BEYOND JUSTICE/DESERT LAW REVIEWS
Beyond Justice (1992)
aka Desert Law
Directed by Duccio Tessari
Written by Sergio Donati, Luigi Montefiori, and Luciano Vincenzoni
Starring Rutger Hauer Carol Alt Omar Sharif Elliot Gould Kabir Bedi
Every once in a while, I toy with the notion of just doing capsule reviews, pithy little twenty-five-words-or-less descriptions that succinctly let viewers know what they'll be in for. And then I come across items like Beyond Justice:
"Pretty much what you'd expect from an Italian production shot in Morocco starring a Dutch actor intended for American audiences."
Yeah, that might take some extra explanation.
We open in some Middle Eastern city, in which an American professor has been taken hostage by Hezbollah extremists. They're forcing him into one of those videotaped confessions (I hear those are admissible in any court so long as barrel of the gun forcing the confessor isn't immediately visible on screen), and nothing can save him...
... except Tom Burton (Rutger Hauer) and his comrade Ross (Peter Sands)! These two blond mercenaries demonstrate how easily they can cut through terrorist red tape by walking directly up to the guard of the building holding the professor and kicking him in the gut. (The guard, not the professor.) Then they put on gas masks and rescue the professor easily with semiautomatic weapons and flash grenades. Go, good guys, go.
Meanwhile, in an American boardroom, Christine (Carol Alt), the young chairwoman of a telemedia conglomerate, announces to the board members that she's changed the deal they've agreed to with another television company: Instead of selling off one of their stations to the other company, they're going to enter into a merger! None of the telecommunications stuff means anything to the rest of the movie; it's supposed to demonstrate for us that Christine is a driven and savvy corporate go-getter who knows what she wants and how to get it. What it demonstrates in atuality is that Carol Alt, former supermodel and very pretty face, can't act. Well, she can act some, but she can't play a hard-nosed corporate poobah to whom the entire board will kowtow.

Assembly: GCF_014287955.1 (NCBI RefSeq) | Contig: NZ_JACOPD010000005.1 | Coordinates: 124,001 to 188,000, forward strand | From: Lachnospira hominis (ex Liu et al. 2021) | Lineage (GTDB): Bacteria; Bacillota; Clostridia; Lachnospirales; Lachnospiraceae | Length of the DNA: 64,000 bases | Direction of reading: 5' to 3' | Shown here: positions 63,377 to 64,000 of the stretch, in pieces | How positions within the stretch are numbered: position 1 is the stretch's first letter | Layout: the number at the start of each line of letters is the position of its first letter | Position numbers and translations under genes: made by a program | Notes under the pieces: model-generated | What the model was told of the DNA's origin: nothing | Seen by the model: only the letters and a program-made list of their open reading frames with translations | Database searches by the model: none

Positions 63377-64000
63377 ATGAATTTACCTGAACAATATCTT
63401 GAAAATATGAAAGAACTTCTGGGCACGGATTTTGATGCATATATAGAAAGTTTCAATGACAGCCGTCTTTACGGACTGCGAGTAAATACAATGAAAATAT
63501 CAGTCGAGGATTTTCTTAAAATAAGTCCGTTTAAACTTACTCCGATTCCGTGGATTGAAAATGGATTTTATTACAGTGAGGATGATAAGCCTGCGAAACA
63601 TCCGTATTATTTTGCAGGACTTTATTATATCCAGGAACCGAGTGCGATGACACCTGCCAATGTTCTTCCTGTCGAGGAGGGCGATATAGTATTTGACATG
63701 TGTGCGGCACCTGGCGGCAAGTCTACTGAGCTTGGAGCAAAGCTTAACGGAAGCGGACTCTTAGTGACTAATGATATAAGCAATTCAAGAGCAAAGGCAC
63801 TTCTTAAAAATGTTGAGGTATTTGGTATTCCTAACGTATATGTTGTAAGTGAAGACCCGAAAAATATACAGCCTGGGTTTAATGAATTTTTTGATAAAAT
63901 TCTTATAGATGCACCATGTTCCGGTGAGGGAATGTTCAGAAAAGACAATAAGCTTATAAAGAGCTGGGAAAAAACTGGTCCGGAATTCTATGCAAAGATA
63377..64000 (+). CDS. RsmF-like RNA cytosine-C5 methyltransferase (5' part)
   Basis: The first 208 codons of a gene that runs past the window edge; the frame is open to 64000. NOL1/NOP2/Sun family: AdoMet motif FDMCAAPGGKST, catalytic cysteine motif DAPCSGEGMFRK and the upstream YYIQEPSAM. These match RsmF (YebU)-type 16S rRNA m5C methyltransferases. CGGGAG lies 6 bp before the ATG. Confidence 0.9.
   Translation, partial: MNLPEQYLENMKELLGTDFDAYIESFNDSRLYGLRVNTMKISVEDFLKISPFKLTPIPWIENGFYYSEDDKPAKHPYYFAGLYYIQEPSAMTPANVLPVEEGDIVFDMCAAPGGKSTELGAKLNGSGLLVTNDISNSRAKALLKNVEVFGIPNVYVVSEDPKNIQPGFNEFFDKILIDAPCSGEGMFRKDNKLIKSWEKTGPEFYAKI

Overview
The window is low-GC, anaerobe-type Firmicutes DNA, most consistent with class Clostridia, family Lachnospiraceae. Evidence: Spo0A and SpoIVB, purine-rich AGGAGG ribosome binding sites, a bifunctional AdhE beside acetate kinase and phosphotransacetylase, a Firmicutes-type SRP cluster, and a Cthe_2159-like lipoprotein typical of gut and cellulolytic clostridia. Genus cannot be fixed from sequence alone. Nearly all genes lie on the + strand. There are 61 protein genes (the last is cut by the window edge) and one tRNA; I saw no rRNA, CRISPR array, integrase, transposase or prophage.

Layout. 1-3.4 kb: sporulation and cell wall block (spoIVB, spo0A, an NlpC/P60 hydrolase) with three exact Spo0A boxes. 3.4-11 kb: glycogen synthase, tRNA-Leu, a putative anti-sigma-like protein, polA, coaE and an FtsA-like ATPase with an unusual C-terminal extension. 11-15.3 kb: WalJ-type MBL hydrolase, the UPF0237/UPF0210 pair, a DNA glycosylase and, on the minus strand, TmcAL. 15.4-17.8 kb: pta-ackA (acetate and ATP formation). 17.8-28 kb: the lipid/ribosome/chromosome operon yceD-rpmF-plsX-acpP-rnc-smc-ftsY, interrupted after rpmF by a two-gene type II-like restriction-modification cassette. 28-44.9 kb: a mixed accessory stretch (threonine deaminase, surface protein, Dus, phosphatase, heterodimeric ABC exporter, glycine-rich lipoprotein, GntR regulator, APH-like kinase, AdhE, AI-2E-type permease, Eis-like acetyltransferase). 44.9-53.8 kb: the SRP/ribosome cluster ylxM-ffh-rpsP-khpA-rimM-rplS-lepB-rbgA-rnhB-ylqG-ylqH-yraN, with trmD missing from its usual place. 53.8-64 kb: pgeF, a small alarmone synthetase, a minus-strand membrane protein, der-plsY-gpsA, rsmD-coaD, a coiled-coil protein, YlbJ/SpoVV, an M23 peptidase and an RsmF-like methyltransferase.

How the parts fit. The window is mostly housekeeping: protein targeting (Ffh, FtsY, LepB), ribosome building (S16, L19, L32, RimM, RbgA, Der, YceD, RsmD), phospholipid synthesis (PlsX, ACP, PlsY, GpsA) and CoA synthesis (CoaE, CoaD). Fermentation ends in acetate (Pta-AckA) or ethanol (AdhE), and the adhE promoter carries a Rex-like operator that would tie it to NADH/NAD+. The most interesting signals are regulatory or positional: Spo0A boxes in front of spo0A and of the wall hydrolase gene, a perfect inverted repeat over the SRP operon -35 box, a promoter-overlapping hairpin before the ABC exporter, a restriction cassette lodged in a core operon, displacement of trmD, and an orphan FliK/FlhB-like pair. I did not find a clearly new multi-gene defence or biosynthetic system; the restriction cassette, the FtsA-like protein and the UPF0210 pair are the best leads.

There is another side to her, though, that of doting mother who's prepared to make sure that her son grows up a spoiled ass because she's always there with the check book to buy him out of trouble. Thirteen-year-old Robert (David Flosi) attends an exclusive boarding school, and Christine is called to see the headmaster because Robert beat up another boy who was going to snitch on Robert sneaking out in the middle of the night. When the headmaster threatens expulsion, Christine whips out her check book, and immediately the headmaster starts kissing her feet. Robert reacts to this completel behavioral security by cheerfully clocking the snitch in the head again right in front of the headmaster, forcing Mom to write yet another check. I'm sorry, but am I supposed to feel at all sorry for this whelp when he gets himself stranded in the middle of the Sahara?